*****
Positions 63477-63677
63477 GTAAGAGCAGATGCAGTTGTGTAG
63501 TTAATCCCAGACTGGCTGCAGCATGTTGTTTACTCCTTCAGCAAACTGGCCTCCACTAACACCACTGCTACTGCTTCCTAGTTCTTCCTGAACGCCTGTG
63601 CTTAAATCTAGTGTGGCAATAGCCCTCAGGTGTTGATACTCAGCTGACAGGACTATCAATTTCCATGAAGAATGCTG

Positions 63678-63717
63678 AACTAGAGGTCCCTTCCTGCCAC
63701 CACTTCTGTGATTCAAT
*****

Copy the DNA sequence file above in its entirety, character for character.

Positions 63477-63677
63477 GTAAGAGCAGATGCAGTTGTGTAG
63501 TTAATCCCAGACTGGCTGCAGCATGTTGTTTACTCCTTCAGCAAACTGGCCTCCACTAACACCACTGCTACTGCTTCCTAGTTCTTCCTGAACGCCTGTG
63601 CTTAAATCTAGTGTGGCAATAGCCCTCAGGTGTTGATACTCAGCTGACAGGACTATCAATTTCCATGAAGAATGCTG

Positions 63678-63717
63678 AACTAGAGGTCCCTTCCTGCCAC
63701 CACTTCTGTGATTCAAT